The lived experience of gender dysphoria in autistic adults: An interpretative phenomenological analysis

Kate Cooper, William Mandy, Catherine Butler, Ailsa Russell

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Abstract

Autistic people are more likely to be transgender, which means having a gender identity different to one’s sex assigned at birth. Some transgender people experience distress about this incongruence or gender dysphoria. Few studies have aimed to understand the inner experiences of this group. In this study, we used Interpretive Phenomenological Analysis to understand the lived experience of gender dysphoria. Twenty-one autistic adults were interviewed about their experience of incongruence between their gender identity and sex assigned at birth, and any associated distress. The interviews were transcribed and analysed using Interpretive Phenomenological Analysis. Participants described significant distress because their bodies did not match their gender identities, their need to understand their identities more broadly and to manage complex intersecting needs. Participants experienced distress due to living in a world which is not always accepting of gender- and neuro-diversity. Participants described barriers in accessing healthcare for their gender needs. Some participants felt being autistic had facilitated their understanding of their gender identity. Other participants described challenges such as a tension between their need to undergo a physical gender transition versus a need for sameness and routine. In conclusion, there can be both positive experiences and additional challenges for autistic transgender people. Lay Abstract: Autistic people are more likely to be transgender, which means having a gender identity different to one’s sex assigned at birth. Some transgender people experience distress about their gender and sex assigned at birth not matching which is called gender dysphoria. Research has focused on finding out why autistic people are more likely to have gender dysphoria, and less on what the experience of gender dysphoria is like for autistic people. We interviewed 21 autistic adults about their experience of incongruence between their gender identity and sex assigned at birth, and any associated distress. We carefully read the transcripts of the interviews, focusing on how participants understood their experiences. We found a range of themes from the interviews. Participants were distressed because their bodies did not match their gender identities. Participants told us they had to work hard to understand themselves and who they were, and to manage having multiple different needs such as mental health needs. It was upsetting for participants to experience discrimination because of being autistic and/or transgender. Some participants said it was more difficult to get transgender healthcare as an autistic person. Some participants thought being autistic had helped them understand their gender identity more than non-autistic people. Other participants found it was challenging to be both autistic and transgender. For example, most participants wanted to change their bodies to match their gender identity, but some participants were nervous about making changes to themselves and their routine due to being autistic. We conclude that autism can in some ways be helpful and other ways contribute to challenges for transgender autistic people.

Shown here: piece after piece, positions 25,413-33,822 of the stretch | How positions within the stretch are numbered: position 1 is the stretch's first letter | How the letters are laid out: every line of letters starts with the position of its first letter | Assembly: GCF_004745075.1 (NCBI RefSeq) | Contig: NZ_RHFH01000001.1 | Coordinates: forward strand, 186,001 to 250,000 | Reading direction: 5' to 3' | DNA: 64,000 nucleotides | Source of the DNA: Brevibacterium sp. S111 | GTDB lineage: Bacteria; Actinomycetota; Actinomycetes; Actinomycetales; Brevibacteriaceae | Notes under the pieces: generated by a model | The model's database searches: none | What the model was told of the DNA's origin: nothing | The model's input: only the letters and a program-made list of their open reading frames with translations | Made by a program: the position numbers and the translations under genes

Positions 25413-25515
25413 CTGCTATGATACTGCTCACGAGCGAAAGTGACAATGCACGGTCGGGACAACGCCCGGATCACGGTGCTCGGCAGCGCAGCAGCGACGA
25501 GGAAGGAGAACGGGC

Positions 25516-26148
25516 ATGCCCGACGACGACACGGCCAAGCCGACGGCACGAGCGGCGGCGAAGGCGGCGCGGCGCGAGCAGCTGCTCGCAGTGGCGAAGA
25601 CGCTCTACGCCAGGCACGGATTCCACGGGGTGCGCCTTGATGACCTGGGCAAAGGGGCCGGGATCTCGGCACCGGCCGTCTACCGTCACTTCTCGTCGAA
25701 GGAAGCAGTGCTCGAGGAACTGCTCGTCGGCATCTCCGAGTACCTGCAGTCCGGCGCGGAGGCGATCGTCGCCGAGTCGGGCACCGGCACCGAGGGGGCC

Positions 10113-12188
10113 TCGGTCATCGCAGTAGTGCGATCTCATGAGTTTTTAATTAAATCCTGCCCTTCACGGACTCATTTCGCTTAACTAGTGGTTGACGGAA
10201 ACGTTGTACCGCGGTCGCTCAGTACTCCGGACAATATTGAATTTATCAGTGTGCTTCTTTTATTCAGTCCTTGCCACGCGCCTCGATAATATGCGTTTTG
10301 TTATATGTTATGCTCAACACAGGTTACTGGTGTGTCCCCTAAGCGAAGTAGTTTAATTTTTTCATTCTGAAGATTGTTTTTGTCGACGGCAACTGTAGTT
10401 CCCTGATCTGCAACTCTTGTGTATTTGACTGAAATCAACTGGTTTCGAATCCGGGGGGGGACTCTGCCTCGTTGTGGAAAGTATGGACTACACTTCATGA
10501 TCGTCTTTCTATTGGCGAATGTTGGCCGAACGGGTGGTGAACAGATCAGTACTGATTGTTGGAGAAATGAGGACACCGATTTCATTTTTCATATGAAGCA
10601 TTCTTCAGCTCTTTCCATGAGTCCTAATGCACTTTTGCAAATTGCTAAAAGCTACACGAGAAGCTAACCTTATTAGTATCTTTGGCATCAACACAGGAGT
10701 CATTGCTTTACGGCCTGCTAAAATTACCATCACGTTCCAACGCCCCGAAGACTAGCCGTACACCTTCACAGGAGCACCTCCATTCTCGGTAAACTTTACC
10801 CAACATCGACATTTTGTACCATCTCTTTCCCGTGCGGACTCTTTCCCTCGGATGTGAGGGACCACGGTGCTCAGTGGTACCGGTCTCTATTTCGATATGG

Original languageEnglish
JournalAutism
DOIs
Publication statusPublished - 19 Jul 2021

Bibliographical note

Funding Information:
The author(s) disclosed receipt of the following financial support for the research, authorship and/or publication of this article: Kate Cooper is funded by a National Institute for Health Research Clinical Doctoral Research Fellowship for this research project (ICA-CDRF-2018-04-ST2-047).

Publisher Copyright:
© The Author(s) 2021.

Keywords

  • autism spectrum disorders
  • gender diversity
  • gender dysphoria
  • transgender healthcare
  • transgender identities

ASJC Scopus subject areas

  • Developmental and Educational Psychology

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